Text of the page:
Dior apologises to China over map excluding Taiwan. The French luxury brand apologised after an online video clip showed a student questioning the map at a recruitment event in China. Dior is the latest of several Western organisations — including the NBA and Dolce & Gabbana — to come under fire for perceived slights to Beijing's One China policy. These companies are having to tread carefully not to alienate consumers in one of their biggest markets, which is estimated to account for a third of current luxury sales.

Sportswear firm Li Ning's shares surge 200 percent. The Chinese brand, founded by former Olympic gymnast Li Ning, has more than tripled in Hong Kong trading this year. The company is benefiting from the growing popularity of sports fashion in China, according to Morgan Stanley, which raised its rating on the stock to overweight last week and lifted its share price target by 33 percent.

Hong Kong retail rents fall sharply. The July to September period has seen the sharpest quarterly decline since the Asian financial crisis in 1998. High street retail rents fell by 10.5 percent and overall high street rents are likely to decline by another 5 to 10 percent over the remainder of 2019, according to property consultancy CBRE. As protests continue, the government has urged landlords to offer rent subsidies to retailers and food and beverage businesses.

UK retail sales growth softens as department stores disappoint. Growth in retail spending is at its weakest in more than three years, raising concerns about the health of the economy in the run-up to Brexit. Sales in the 'non-specialised stores' category — which includes department stores — dropped by an annual 2.0 percent in the third quarter, the biggest decline since the first three months of 2009 when Britain was mired in recession.

US retail sales post first decline in seven months. Sales dropped 0.3 percent in September as households cut back spending on several categories including online purchases and hobbies. Signs of a deceleration in consumer spending, coming on the heels of data showing a moderation in hiring and services sector industry activity in September, could stoke financial market fears of a sharper slowdown in economic growth.


Nordstrom store | Source: Shutterstock

Nordstrom's New York flagship bets on beauty. The new flagship, which opens October 24, covers two levels, one of which is dedicated to 110 services like Botox and LED facial treatments. Featured branded services, like Facegym spa treatments and Anastasia Beverly Hills brow services, will also be available. Retailers are increasingly leaning on beauty services to drive customers into shops as an increasing number of department stores struggle to stay in business.

Deciem plots next steps. After a tumultuous year, Chief Executive Nicola Kilner is gearing up to open a 70,000-square-foot Toronto headquarters, production facility and store. Deciem launched in 2013 as a multi-brand personal-care concept and now produces eight different skin-care, grooming, beauty, and supplement brands. The latest store will be stocked with its full product lineup.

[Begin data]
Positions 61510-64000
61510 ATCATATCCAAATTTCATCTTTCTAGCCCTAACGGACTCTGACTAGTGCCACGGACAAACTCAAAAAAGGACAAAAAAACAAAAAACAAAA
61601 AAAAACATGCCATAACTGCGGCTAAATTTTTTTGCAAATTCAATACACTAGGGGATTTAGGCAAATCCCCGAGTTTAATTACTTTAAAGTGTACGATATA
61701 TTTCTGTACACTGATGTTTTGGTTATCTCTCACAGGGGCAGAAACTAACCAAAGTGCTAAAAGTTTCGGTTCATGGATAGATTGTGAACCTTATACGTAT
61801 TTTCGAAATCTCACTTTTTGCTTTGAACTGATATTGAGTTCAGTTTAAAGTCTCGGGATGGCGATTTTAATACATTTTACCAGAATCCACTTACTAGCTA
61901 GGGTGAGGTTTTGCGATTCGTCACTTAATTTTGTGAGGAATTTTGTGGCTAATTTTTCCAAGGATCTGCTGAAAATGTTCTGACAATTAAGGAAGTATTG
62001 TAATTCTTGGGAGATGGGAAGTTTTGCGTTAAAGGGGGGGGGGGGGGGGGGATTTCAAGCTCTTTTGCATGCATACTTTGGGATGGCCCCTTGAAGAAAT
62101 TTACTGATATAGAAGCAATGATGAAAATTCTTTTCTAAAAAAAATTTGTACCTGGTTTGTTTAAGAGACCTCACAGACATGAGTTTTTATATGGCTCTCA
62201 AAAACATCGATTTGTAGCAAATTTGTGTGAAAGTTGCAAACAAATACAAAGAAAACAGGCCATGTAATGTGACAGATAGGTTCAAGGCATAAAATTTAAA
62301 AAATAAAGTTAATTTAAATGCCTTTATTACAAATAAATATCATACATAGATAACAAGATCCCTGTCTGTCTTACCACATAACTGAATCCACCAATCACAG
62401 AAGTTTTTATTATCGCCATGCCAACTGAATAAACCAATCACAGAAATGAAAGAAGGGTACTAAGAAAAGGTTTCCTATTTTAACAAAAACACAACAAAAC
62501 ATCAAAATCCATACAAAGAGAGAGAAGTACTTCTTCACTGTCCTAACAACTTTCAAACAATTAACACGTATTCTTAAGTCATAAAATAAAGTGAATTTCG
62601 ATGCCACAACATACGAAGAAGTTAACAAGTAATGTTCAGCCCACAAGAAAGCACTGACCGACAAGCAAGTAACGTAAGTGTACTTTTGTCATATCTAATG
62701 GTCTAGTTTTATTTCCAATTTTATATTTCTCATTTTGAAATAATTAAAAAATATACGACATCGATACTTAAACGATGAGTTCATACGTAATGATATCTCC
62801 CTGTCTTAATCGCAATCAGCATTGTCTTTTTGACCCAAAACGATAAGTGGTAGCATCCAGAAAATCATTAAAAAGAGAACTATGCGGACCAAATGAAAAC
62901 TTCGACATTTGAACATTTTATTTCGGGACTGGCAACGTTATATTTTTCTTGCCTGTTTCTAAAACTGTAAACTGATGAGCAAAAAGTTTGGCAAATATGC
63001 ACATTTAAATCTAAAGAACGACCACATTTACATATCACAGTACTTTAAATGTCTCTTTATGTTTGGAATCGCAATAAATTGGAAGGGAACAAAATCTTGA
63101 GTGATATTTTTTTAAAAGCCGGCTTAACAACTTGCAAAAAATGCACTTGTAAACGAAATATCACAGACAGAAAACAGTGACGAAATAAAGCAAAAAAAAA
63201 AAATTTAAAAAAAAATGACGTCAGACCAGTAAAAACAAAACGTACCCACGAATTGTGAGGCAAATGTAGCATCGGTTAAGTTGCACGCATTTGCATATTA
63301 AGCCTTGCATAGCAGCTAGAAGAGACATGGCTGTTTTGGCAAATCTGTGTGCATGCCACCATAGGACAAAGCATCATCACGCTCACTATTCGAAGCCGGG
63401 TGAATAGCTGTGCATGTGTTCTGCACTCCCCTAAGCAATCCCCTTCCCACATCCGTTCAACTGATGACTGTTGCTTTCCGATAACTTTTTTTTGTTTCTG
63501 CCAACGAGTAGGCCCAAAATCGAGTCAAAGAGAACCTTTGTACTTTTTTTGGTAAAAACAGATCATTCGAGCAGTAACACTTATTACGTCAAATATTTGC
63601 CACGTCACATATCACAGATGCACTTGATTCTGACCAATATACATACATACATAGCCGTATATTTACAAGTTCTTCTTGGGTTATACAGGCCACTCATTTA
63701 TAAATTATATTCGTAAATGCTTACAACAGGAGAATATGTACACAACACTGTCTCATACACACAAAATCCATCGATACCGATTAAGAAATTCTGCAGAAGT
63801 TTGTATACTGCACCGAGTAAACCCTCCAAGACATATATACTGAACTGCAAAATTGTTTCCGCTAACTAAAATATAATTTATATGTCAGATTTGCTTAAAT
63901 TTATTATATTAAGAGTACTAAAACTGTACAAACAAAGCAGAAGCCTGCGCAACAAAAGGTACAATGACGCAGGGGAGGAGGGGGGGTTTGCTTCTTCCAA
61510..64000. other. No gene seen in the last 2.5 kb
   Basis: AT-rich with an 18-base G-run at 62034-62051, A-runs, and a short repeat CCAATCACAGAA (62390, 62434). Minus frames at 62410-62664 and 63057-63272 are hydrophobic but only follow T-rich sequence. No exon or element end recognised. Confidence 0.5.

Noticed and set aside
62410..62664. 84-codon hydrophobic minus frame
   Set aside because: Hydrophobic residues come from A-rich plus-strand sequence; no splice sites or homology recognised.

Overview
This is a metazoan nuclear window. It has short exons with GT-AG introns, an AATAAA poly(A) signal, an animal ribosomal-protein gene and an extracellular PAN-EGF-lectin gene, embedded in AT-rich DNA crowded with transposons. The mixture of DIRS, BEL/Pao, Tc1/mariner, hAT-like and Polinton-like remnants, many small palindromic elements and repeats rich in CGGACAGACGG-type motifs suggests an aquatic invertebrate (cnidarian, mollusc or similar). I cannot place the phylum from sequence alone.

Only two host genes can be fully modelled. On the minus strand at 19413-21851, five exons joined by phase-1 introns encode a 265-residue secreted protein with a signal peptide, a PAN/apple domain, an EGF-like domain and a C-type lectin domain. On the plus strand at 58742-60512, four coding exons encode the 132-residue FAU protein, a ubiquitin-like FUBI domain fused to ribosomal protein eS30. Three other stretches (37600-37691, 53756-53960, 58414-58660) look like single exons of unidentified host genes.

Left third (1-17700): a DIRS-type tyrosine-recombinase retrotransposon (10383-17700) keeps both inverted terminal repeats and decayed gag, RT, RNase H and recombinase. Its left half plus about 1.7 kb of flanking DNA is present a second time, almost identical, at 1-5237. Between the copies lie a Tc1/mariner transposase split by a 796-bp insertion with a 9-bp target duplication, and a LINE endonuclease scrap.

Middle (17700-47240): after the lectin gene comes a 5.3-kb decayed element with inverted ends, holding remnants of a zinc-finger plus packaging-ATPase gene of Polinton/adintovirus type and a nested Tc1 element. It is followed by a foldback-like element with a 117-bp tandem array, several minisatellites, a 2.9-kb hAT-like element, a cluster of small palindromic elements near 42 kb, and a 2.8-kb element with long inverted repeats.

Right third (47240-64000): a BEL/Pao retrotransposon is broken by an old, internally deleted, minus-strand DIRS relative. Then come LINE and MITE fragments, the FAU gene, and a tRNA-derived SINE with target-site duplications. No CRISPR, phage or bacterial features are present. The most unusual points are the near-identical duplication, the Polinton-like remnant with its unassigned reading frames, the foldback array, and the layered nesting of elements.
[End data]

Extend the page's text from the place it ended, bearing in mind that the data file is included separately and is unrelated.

Walter Chiapponi | Source: Courtesy

Tod's taps designer Walter Chiapponi. The troubled Italian maker of luxury comfort shoes is trying to reverse falling sales and re-energise its brand. Chiapponi is the new creative director of the brand's women's and men's collections, replacing former Tod's womenswear designer Alessandra Facchinetti, who left the brand in 2016, and menswear lead Andrea Incontri, who exited in June.

Designer Sophia Kokosalaki dies, aged 47. The Greek designer graduated from Central Saint Martins College and was known for her elegant take on drapery. She attracted a long list of celebrity clientele including Chloë Sevigny and Alexa Chung. In 2001, Kokosalaki collaborated with Topshop and, in 2002, she was enlisted to design the costumes and uniforms at the Olympic Games in Athens 2004. Her cause of death has not yet been disclosed.

Laura Ashley CFO exits after two decades. Sagar Mavani, who joined the company as group financial controller last year, will replace Seán Anglim as CFO, while the company struggles with a decline in online sales. The company swung to a full-year pretax loss of almost £10 million ($12.57 million) earlier this year. Anglim, who is also joint chief operating officer of the company, will step down by the end of the year.


Asos profits slump 68 percent on warehouse problems. The online fashion retailer's shares have also fallen 49 percent over the last year. Asos, which issued its latest profit warning in July, said it made a pretax profit of £33.1 million ($42.2 million) in the year to August 31 — in line with July's guidance of £30 million to £35 million but down from £102 million made in 2017 to 2018.

Snap launches dynamic ads to draw more advertisers. The tech company's new advertising strategy will help it compete for digital ad dollars in a market dominated by Google and Facebook. Snap's campaigns will initially reach only US Snapchat users, with a global rollout scheduled later. Snap remains a small player in the global digital ad market with 0.5 percent revenue share, compared with Google at 32 percent and Facebook at 21 percent.

Nike acquires Russell Wilson's start-up TraceMe. The move indicates that the multibillion-dollar sports giant is extending its brand into digital media. TraceMe, which was an app that let fans engage with sports stars before turning into a full-blown service called Tally, is Nike's most recent venture into the world of tech. Although the sportswear brand has collaborated with Apple in the past, the acquisition of TraceMe marks a new direction for Nike's digital presence.